By Michelle Roberts
BBC News, Health reporter in Lyon
A therapy that temporarily shuts down the ovaries could protect the fertility of women with cancer, say researchers.
Chemotherapy can cause infertility
Australian scientists used a drug to turn off a hormonal "switch" in the brain that triggers ovulation.
Once the woman's toxic chemotherapy has ended, the drug is stopped and the ovaries switch back on with their store of eggs in tact.
Cancer experts praised the preliminary study, presented at a fertility conference in Lyon.
The pilot study involved 18 women, but the researchers plan a larger randomised trial on 400 women being treated for cancer.
Women who need chemotherapy but want to preserve their fertility can opt first to have eggs removed and frozen for future use.
But not all women will want or be able to delay having chemotherapy to undergo ovarian stimulation.
Certain tumours, including some breast cancers, can grow if the woman takes drugs to stimulate the ovaries, for example.
Dr Kate Stern and colleagues at the Royal Women's Hospital in Melbourne said the treatment, cetrorelix, could offer these women another option.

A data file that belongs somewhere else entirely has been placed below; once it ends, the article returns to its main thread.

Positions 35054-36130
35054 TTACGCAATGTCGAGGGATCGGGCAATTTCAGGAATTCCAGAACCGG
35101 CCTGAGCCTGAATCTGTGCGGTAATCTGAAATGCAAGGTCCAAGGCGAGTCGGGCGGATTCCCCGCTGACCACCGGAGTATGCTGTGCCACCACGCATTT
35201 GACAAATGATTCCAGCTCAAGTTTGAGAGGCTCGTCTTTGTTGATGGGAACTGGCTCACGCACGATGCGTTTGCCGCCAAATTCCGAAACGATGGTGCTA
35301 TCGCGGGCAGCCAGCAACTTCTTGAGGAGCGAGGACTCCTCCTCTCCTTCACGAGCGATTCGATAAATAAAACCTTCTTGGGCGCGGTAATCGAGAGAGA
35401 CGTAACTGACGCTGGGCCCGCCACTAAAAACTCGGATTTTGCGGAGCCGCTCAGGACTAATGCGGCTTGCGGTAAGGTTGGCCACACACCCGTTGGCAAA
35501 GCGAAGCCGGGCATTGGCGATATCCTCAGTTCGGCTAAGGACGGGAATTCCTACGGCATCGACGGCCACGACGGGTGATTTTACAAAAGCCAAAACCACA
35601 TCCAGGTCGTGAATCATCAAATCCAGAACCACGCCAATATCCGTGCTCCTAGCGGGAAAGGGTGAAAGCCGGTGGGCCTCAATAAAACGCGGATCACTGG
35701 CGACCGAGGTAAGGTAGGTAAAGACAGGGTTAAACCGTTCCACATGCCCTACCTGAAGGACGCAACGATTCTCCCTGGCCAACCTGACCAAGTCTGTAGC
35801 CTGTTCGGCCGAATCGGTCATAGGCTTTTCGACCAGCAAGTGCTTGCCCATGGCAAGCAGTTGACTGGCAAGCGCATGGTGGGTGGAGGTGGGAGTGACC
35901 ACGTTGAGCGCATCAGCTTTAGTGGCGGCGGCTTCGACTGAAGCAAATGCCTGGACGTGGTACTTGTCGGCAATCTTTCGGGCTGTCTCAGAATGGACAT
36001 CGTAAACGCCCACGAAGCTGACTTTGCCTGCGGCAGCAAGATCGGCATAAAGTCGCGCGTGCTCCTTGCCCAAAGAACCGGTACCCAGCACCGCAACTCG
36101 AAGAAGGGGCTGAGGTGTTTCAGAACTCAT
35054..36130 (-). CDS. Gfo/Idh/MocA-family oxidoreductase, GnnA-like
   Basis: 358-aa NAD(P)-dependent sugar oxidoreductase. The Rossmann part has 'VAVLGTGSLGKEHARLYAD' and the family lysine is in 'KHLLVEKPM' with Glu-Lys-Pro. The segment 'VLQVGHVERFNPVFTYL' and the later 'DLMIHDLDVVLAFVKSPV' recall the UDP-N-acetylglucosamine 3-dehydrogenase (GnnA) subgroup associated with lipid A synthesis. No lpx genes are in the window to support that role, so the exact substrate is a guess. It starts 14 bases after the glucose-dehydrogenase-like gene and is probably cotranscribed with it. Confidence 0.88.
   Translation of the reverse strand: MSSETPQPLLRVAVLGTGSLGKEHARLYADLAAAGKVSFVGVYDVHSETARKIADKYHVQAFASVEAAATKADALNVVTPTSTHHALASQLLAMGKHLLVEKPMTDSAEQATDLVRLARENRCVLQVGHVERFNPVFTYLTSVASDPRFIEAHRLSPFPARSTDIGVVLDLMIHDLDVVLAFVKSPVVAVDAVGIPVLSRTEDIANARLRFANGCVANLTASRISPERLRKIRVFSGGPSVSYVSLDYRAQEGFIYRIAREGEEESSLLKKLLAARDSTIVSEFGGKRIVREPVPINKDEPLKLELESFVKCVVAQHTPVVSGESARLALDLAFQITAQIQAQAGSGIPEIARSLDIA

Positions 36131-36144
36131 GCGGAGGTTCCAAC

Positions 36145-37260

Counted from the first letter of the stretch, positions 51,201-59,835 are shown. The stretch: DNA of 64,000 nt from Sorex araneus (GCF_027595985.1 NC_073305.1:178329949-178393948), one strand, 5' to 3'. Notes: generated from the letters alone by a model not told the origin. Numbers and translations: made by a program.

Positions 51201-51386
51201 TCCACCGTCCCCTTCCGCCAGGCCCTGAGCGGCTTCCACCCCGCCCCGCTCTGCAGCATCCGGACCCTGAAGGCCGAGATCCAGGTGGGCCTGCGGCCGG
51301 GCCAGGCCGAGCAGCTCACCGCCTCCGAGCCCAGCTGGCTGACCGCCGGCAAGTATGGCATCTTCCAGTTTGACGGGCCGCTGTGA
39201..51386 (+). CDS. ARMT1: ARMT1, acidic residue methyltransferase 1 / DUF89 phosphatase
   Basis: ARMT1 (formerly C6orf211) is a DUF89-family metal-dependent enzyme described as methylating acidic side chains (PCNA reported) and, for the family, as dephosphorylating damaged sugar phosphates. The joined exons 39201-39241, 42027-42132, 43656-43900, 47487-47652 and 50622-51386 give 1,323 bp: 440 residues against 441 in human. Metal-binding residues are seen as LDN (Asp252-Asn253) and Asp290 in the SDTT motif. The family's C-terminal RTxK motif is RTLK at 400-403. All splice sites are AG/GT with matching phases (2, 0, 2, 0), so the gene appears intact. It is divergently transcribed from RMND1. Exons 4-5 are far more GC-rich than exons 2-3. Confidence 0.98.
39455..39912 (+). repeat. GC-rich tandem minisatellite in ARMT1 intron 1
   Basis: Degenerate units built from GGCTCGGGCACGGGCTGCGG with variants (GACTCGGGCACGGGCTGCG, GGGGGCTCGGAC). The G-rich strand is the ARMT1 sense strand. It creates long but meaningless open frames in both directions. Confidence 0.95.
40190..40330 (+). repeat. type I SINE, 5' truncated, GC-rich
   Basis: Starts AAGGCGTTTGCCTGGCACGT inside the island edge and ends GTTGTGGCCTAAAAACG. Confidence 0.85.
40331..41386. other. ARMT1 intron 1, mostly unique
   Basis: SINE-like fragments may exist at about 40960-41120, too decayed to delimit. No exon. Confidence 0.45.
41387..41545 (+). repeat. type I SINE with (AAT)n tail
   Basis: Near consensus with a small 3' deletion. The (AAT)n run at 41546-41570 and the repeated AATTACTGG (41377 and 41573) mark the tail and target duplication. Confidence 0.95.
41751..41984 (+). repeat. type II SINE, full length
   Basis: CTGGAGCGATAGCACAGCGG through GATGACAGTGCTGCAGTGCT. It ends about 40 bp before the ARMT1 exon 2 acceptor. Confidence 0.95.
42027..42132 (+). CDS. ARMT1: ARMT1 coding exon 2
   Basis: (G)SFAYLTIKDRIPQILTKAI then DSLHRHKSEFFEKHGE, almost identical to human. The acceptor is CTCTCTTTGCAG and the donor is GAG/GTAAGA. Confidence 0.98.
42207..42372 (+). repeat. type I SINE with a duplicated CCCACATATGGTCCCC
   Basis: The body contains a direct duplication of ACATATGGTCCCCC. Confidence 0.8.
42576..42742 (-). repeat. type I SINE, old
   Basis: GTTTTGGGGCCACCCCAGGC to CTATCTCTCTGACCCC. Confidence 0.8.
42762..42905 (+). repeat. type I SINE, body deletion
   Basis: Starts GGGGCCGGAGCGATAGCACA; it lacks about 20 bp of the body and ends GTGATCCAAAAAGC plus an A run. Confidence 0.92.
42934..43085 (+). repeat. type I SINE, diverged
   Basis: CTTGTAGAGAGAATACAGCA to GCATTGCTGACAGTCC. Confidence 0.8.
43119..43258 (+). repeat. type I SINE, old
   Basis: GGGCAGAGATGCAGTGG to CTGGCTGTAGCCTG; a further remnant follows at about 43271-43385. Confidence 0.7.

The 18 women they studied, aged 18-35, were given three doses of the drug, which blocks the action of a brain chemical called gonadotrophin-releasing hormone (GnRH), to cover the course of their chemotherapy.
Test results showed the treatment suppressed ovarian function as desired with few side effects.
Afterwards 94% of the women resumed spontaneous ovulation and monthly cycles within a year.
Dr Stern told the annual meeting of the European Society of Human Reproduction and Embryology: "We don't completely understand the mechanism, but we think that by suppressing ovarian function this is somehow protecting the ovaries.
"We see it as a complementary treatment that is one of a variety of options."
Dr Joanna Owens, of Cancer Research UK said: "These are early but encouraging results in an important area of research.
"We are currently funding a large-scale trial testing whether using hormone therapy to stop a woman's ovaries working during chemotherapy could protect a woman's fertility.
"We hope research such as this could ultimately improve the quality of life of cancer patients, enabling many to have families of their own."